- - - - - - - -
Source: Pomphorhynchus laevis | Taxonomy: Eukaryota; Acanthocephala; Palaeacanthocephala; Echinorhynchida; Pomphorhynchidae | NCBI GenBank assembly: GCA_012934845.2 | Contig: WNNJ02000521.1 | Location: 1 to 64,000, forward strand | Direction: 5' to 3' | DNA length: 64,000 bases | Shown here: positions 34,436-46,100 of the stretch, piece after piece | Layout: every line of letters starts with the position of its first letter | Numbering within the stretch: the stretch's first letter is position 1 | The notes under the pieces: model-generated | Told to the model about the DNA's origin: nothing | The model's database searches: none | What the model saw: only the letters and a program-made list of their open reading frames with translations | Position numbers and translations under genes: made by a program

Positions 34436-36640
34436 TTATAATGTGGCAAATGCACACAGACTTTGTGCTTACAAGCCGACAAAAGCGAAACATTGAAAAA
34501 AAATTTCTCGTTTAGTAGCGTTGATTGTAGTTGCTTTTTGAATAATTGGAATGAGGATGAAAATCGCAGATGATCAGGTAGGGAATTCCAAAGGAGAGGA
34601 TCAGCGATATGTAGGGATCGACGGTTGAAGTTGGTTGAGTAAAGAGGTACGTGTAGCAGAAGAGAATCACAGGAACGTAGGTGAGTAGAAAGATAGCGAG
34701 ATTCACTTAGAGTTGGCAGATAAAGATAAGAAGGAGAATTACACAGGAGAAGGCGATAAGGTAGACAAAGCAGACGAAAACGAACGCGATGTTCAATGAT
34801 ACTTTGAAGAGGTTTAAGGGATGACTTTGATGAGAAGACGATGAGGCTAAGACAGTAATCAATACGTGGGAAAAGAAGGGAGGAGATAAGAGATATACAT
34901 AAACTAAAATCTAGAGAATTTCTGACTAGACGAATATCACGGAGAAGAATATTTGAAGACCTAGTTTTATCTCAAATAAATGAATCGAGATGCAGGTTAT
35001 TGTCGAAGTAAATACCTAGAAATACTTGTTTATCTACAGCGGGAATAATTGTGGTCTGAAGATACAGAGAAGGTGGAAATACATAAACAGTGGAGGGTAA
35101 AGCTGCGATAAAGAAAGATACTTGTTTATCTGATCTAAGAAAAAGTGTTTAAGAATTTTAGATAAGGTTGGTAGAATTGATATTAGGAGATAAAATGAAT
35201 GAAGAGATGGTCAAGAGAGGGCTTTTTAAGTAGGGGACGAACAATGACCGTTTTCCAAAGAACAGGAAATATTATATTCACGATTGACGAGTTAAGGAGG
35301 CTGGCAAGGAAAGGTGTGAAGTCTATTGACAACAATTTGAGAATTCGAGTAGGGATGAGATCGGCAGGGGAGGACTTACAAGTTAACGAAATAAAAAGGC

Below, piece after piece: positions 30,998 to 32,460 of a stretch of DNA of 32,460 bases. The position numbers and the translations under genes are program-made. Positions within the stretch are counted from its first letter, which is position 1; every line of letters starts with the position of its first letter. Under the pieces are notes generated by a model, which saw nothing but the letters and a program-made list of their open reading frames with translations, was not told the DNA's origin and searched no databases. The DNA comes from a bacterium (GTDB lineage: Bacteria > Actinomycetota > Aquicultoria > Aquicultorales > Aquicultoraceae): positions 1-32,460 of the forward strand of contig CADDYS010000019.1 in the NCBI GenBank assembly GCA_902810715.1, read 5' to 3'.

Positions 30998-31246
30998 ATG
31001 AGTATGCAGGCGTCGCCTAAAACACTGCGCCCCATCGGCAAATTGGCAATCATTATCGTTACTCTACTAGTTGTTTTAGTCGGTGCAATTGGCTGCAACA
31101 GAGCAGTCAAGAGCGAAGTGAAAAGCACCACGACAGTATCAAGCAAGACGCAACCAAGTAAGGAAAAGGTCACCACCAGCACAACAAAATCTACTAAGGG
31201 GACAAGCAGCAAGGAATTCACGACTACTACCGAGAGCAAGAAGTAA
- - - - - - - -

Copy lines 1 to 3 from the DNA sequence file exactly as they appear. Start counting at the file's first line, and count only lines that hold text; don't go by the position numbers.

Source: Pomphorhynchus laevis | Taxonomy: Eukaryota; Acanthocephala; Palaeacanthocephala; Echinorhynchida; Pomphorhynchidae | NCBI GenBank assembly: GCA_012934845.2 | Contig: WNNJ02000521.1 | Location: 1 to 64,000, forward strand | Direction: 5' to 3' | DNA length: 64,000 bases | Shown here: positions 34,436-46,100 of the stretch, piece after piece | Layout: every line of letters starts with the position of its first letter | Numbering within the stretch: the stretch's first letter is position 1 | The notes under the pieces: model-generated | Told to the model about the DNA's origin: nothing | The model's database searches: none | What the model saw: only the letters and a program-made list of their open reading frames with translations | Position numbers and translations under genes: made by a program

Positions 34436-36640
34436 TTATAATGTGGCAAATGCACACAGACTTTGTGCTTACAAGCCGACAAAAGCGAAACATTGAAAAA